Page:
The Week in Review: IoT

IoT World; Carbon Black goes public; smart water meters.


Internet of Things World 2018 takes place next week at the Santa Clara Convention Center in Silicon Valley. Executives of GE Digital, The Chamberlain Group, and UPS will be among those giving keynote addresses during the four-day conference. Monday will see pre-conference workshops, followed by three days of keynotes, presentations, and an expo floor taking in 100,000 square feet of space. KNect365, an Informa business, is expecting 12,000 IoT professionals to attend. See you there!

Nokia acquired SpaceTime Insight of San Mateo, Calif.; financial terms weren’t revealed. SpaceTime CEO Rob Schilling becomes the head of Nokia’s IoT unit as a result. SpaceTime provides visual analytics software. It counted EnerTech Capital, E.ON, and NEC among its investors.

Carbon Black completed its initial public offering last week, raising $152 million. The company’s common shares trade on the Nasdaq Global Select Market under the CBLK symbol. The cybersecurity software vendor granted the IPO’s underwriters a 30-day option to purchase up to another 1.2 million common shares at $8 a share.

Lehi, Utah-based Owlet Baby Care raised $24 million in Series B funding led by Trilogy Equity Partners. Also participating were Eclipse Ventures, Broadway Angels, Enfield Ventures, and Pelion Venture Partners. Owlet provides health tracking devices for infants. The startup’s private and government funding now totals $33.2 million.

SafeBreach of Sunnyvale, Calif., received $15 million in Series B funding led by Draper Nexus. Existing investors Sequoia Capital, Deutsche Telekom Capital Partners, and HPE Pathfinder participated in the new round, bringing its total private funding to $30 million. SafeBreach provides a breach and simulation attack platform.

Drishti Technologies raised $10 million in Series A funding led by Emergence Capital. Andreesen Horowitz and Benhamou Global Ventures, which provided $2 million in seed funding to the startup, also participated in the new round. Drishti (Sanskrit for “vision”) was founded in 2016 and makes its headquarters in Palo Alto, Calif. Using artificial intelligence technology, the company enables digital transformation in manufacturing by digitizing human actions within a factory to provide a dataset on employee efficiency and productivity.

Brian Krebs, the cybersecurity researcher, writes about a report by the University of California at Berkeley’s School of Information on the Mirai botnet cyberattack of 2016, which took his website and many others offline due to the marshaling of thousands of unsecured IoT devices, such as Internet-connected security cameras, to enable a devastating distributed denial-of-service attack. The report estimates the attack cost IoT device owners nearly $324,000 in bandwidth and power consumption.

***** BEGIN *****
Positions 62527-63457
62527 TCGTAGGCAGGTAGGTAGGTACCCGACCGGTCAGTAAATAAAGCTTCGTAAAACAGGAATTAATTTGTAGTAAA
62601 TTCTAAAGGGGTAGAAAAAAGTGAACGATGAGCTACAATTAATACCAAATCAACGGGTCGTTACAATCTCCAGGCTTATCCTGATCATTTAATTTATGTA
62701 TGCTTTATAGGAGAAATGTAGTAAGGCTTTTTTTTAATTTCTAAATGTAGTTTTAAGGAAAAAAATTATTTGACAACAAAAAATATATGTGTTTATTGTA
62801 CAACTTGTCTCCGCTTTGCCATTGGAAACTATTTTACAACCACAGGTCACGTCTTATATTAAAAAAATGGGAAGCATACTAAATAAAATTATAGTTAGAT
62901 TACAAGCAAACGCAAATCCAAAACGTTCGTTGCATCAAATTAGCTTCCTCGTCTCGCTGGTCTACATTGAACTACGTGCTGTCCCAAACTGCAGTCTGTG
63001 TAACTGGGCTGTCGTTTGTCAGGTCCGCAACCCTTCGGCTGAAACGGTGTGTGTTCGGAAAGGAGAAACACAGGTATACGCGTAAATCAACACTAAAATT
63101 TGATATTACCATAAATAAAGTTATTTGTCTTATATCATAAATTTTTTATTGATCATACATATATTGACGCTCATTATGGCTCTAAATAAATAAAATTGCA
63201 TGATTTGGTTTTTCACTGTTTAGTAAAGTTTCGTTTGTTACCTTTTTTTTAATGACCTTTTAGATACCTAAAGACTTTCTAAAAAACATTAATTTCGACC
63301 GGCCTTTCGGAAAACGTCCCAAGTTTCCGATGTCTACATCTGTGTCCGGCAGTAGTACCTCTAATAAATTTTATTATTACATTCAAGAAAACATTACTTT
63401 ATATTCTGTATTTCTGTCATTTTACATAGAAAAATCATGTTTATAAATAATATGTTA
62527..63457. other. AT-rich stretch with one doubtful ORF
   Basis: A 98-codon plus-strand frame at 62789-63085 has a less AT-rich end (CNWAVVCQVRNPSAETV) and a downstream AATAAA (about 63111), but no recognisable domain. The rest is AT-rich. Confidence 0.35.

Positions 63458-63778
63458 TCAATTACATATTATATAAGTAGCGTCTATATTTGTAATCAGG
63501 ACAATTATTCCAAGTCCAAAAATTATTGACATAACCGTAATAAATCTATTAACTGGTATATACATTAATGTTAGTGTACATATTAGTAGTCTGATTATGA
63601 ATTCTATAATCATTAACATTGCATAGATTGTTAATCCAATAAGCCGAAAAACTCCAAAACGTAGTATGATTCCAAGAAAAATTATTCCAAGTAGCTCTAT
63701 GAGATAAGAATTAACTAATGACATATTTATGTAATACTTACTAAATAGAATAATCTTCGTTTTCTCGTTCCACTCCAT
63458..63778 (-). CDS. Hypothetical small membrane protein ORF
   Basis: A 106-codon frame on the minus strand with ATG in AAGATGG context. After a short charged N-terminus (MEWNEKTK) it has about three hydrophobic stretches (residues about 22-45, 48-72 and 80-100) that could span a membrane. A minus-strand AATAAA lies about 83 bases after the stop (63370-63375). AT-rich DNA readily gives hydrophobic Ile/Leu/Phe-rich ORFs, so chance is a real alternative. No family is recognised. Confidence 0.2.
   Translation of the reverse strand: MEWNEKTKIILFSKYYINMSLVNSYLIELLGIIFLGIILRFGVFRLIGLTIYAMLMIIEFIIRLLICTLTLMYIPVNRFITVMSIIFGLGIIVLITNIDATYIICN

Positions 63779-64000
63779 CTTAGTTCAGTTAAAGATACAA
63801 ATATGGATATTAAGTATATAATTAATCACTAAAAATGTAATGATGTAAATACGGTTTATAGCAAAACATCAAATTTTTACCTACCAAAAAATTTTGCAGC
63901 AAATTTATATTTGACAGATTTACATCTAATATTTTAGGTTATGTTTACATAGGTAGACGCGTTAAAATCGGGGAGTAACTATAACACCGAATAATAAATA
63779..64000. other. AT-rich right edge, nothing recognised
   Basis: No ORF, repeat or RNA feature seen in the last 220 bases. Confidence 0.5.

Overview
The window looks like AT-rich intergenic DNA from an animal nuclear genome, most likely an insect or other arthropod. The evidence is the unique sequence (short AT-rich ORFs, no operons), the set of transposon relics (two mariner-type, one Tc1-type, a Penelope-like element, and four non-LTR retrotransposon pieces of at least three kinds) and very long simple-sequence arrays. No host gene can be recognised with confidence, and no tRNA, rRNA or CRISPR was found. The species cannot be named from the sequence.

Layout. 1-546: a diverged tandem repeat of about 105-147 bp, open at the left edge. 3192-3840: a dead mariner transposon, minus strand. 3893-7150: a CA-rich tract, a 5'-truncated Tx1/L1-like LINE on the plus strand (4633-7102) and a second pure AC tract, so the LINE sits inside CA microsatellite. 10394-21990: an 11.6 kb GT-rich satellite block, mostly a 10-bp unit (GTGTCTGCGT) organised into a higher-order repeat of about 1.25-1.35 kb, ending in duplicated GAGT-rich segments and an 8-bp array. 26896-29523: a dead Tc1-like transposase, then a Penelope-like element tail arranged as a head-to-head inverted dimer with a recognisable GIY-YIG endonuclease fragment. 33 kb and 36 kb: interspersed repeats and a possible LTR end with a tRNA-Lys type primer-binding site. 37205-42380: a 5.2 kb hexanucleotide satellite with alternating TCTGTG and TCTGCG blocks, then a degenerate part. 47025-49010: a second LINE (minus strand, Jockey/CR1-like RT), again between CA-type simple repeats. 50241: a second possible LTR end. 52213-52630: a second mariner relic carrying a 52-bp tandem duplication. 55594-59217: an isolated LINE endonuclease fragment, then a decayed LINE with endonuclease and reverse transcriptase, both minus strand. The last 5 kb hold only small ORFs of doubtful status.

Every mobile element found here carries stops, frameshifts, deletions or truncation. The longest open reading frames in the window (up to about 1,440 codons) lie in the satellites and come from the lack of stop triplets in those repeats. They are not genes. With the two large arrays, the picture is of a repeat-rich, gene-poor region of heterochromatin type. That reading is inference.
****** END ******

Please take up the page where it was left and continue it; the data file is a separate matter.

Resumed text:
Market Research
Frost & Sullivan forecasts worldwide installations of smart water meters will increase from 13.8 million units last year to 82.1 million units by 2026, with China becoming the largest market for such devices in 2019. Smart water meters are part of the trend toward IoT-enabled advanced metering infrastructure, resorting to low-power, wide-area network cellular communications, such as long-range (LoRa) technology and narrowband-IoT, the market research firm finds. Find details on Global Smart Water Meter Market, Forecast to 2026 here.

ON World says IEEE 802.15.4 is the predominant IoT networking technology, thanks to its use in Amazon’s Echo Plus device and wireless mesh sensor networks. The market research firm estimates 500 million 802.15.4 mesh chips have been sold for smart homes and buildings, metering, smart cities, industrial automation, and other IoT applications.

At its Build 2018 developers conference this week, Microsoft announced it is making Azure IoT Edge runtime open source. The company is also providing Custom Vision and other Azure Cognitive Services available on Azure IoT Edge. Edge hardware from Hewlett Packard Enterprise, Advantech, and Moxa will be supported by Azure IoT Edge.

At its developers conference, Google debuted version 1.0 of Android Things, for use by IoT device designers and manufacturers. It will enable the use of the Google Assistant technology and Google’s machine learning capabilities. Android Things 1.0 supports Bluetooth Low Energy, Wi-Fi, and the Weave protocol.

E Ink will collaborate with SES-imagotag on developing retail IoT technology, using digital price tags. As part of the deal, E Ink agreed to invest €26 million (nearly $31 million) in SES-imagotag.

At IoT World, Google Cloud and niolabs will demonstrate distributed computing software integrated with the Google Cloud Platform and Cloud IoT Core.

Renesas Electronics will demonstrate embedded products at IoT World. These include the Renesas Synergy Platform, RZ/G microprocessors, and RZ/N1 microprocessors.

ADLink Technology will work with Lenovo Group to expand its offerings for the IoT.

Rigado introduced the Cascade edge-as-a-service, providing IoT edge connectivity, computing, and security for large-scale commercial IoT deployments.

Silicon Labs is teaming with Wirepas to provide multiprotocol connectivity for mesh networks. The offering pairs multiprotocol switching software from Wirepas with the ERF32 Wireless Gecko radio from Silicon Labs for industrial-grade IoT.

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